1
w
2
w
n
w
n+1
x
n+1
=

1
a=
i=1
n+1
w
i
x
i
y
1 if
a
0
y =
0 if
a
<
0
{
q
=w
n+1
Geometric Interpretation
x
1
x
2
Decision line
w
x
w•x=
0
y=1
y=0
The relation
w • x
=
0
defines the decision line
Training ANNs
Training set S of examples
{x, t}
x
is an input vector and
t
the desired target vector
Example: Logical And
S = {(0,0),0}, {(0,1),0}, {(1,0),0}, {(1,1),1}
Iterative process
Present a training example x , compute network output y,
compare output y with target t, adjust weights and thresholds
Learning rule
Specifies how to change the weights w and thresholds
q
of the
network as a function of the inputs x, output y and target t.
Adjusting the Weight Vector
Target t=1
Output y=0
x
w
j
>90
w
x
w’ = w +
a
x
a
x
Target t=0
Output y=1
w
j
<90
x
w
x
Move w in the direction of x

a
x
w’ = w

a
x
Move w away from the direction of x
Perceptron Learning Rule
w’
=
w
+
a
(t

y)
x
Or in components
w’
i
= w
i
+
D
w
i
= w
i
+
a
(t

y) x
i
(i=1..n+1)
With w
n+1
=
q
and x
n+1
=
–
1
The parameter
a
is called the
learning rate
. It
determines the magnitude of weight updates
D
w
i
.
If the output is correct (t = y) the weights are not
changed (
D
w
i
=0).
If the output is incorrect (t
y) the weights w
i
are
changed such that the output of the TLU for the
new weights w’
i
is
closer/further
to the input x
i
.
Perceptron Training Algorithm
repeat
for
each training vector pair (
x
,t)
evaluate the output y when
x
is the input
if
y
t t
hen
form a new weight vector
w’
according
to
w’
=
w
+
a
(t

y)
x
else
do nothing
end if
end for
until
y=t for all training vector pairs
Perceptron Convergence Theorem
The algorithm converges to the correct classification
if the training data is linearly separable
and
a
is sufficiently small
If two classes of vectors X
1
and X
2
are linearly separable,
the application of the perceptron training algorithm will
eventually result in a weight vector
w
0
, such that
w
0
defines a TLU whose decision hyper

plane separates X
1
and X
2
(Rosenblatt 1962).
Solution
w
0
is not unique, since if
w
0
x
=0 defines a
hyper

plane, so does
w’
0
= k
w
0
.
Example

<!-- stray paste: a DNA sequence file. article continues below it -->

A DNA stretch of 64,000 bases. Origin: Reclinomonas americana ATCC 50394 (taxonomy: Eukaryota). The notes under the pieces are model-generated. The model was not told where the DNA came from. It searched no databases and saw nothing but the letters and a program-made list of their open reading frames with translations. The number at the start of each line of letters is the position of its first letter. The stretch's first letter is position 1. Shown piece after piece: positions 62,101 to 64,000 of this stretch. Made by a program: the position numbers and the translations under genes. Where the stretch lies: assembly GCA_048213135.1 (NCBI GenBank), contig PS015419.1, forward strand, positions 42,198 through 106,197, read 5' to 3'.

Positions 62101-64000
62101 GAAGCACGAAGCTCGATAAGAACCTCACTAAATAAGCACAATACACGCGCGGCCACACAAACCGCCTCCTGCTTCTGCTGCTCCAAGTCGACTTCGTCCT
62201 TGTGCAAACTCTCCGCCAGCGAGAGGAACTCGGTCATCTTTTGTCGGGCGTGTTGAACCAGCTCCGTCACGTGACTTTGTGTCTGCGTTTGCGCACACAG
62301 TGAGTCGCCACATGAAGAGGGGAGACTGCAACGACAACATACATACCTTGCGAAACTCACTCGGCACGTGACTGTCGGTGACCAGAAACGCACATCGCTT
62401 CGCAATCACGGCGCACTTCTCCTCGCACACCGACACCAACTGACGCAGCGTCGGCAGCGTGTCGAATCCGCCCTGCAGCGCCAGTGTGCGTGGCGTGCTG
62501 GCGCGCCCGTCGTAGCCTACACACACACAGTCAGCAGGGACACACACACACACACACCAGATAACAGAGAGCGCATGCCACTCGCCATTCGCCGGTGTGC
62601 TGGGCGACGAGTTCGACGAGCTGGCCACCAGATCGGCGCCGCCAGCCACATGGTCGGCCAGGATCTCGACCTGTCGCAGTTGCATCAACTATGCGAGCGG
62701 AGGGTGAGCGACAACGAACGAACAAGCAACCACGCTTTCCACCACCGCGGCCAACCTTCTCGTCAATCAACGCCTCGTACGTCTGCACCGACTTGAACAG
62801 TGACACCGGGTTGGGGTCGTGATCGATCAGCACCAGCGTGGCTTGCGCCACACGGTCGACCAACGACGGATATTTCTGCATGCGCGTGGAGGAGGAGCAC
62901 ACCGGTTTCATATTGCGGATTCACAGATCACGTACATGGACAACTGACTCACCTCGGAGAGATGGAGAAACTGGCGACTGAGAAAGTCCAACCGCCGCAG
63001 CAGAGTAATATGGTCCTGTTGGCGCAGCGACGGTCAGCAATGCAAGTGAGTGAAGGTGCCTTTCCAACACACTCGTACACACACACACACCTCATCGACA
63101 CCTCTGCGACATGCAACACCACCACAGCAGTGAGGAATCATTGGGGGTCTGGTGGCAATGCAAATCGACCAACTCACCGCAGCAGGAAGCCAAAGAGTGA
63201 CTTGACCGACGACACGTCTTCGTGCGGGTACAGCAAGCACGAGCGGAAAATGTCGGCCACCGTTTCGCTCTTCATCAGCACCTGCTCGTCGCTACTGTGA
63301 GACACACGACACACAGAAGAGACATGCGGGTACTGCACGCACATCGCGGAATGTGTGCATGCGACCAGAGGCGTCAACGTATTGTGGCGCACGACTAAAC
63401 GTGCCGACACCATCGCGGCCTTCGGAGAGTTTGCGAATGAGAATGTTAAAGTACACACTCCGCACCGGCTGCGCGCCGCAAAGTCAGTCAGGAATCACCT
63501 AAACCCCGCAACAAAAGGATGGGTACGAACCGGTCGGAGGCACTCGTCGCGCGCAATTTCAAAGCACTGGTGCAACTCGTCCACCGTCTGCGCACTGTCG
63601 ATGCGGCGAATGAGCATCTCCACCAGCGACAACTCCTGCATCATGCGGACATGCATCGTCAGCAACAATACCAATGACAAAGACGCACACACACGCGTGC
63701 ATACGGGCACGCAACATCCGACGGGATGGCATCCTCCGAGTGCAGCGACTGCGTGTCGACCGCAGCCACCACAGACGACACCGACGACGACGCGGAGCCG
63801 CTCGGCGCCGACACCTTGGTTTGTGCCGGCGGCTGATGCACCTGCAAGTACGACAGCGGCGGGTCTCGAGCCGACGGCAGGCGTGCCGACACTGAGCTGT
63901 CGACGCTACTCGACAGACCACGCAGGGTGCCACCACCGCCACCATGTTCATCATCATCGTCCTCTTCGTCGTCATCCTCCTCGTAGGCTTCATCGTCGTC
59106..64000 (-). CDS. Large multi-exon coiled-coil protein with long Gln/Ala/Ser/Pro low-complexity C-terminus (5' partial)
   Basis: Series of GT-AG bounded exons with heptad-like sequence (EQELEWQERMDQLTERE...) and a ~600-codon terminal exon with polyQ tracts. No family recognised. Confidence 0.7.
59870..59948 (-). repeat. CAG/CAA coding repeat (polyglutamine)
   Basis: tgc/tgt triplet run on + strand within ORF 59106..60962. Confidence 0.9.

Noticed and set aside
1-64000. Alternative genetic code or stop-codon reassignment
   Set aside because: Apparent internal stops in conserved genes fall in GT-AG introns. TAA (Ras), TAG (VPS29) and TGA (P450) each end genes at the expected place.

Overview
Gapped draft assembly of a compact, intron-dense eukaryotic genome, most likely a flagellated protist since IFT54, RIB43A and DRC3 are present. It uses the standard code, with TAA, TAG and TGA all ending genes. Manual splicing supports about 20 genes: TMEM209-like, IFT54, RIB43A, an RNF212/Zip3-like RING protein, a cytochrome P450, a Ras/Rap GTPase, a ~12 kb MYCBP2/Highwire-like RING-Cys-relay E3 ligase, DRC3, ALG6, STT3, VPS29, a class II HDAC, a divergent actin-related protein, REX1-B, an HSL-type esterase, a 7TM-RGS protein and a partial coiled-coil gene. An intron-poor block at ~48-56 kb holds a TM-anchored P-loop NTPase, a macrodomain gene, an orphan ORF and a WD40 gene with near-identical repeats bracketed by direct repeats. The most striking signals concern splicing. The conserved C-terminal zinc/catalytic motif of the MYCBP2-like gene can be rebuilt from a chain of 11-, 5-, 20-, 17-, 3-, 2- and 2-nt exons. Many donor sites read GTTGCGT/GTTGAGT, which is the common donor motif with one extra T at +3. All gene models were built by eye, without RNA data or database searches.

x1 x2 output
1
1 1
9.4 6.4

1
2.5 2.1 1
8.0 7.7

1
0.5 2.2 1
7.9 8.4

1
7.0 7.0

1
2.8 0.8 1
1.2 3.0 1
7.8 6.1

1
Initial weights: (0.75,

0.5,

0.6)
Linear Unit
x
1
x
2
x
n
.
.
.
w
1
w
2
w
n
a=
i=1
n
w
i
x
i
y
y= a =
i=1
n
w
i
x
i
inputs
weights
activation
output
Gradient Descent Learning Rule
Consider linear unit without threshold and
continuous output o (not just
–
1,1)
0 =w
0
+ w
1
x
1
+ … + w
n
x
n
Train the w
i
’s such that they minimize the squared
error
e
=
a
D
(f
a

d
a
)
2
where D is the set of training examples
Here
f
a
is the actual output,
d
a
is the desired
output.
Gradient Descent rule:
We want to choose the weights w
i
so that
e
is minimized. Recall that
e
=
a
D
(f
a
–
d
a
)
2
Since our goal is to work this error function for one input at a time,
let us consider a fixed input x in D, and define
e =
(f
x
–
d
x
)
2
We will drop the subscript and just write this as:
e =
(f
–
d)
2
Our goal is to find the weights that will minimize this expression.
e
/
W
=
[
e
/
w
1
,…
e
/
w
n+1
]
Since s, the threshold function, is given by s =
X
.
W,
we have:
e
/
W =
e
/
s
*
s/
W.
However,
s/
W = X.
Thus,
e
/
W =
e
/
s *
X
Recall from the previous slide that
e =
(f
–
d)
2
So, we have:
e
/
s = 2(f
–
d)*
f /
s (note: d is constant)
This gives the expression:
e
/
W =
2(f
–
d)*
f /
s * X
A problem arises when dealing with TLU, namely f is not a
continuous function of s.
For a fixed input x, suppose the
desired
output is d, and the actual
output is f, then the above expression becomes:
D
w
=

2(d
–
f) x
This is what is known as the
Widrow

Hoff
procedure, with 2
replaced by c:
The key idea is to move the weight vector along the gradient.
When will this converge to the correct weights?
•
We are assuming that the data is linearly separable.
•
We are also assuming that the
desired
output from the linear
threshold gate is available for the training set.
•
Under these conditions, perceptron convergence theorem shows
that the above procedure will converge to the correct weights after
a finite number of iterations.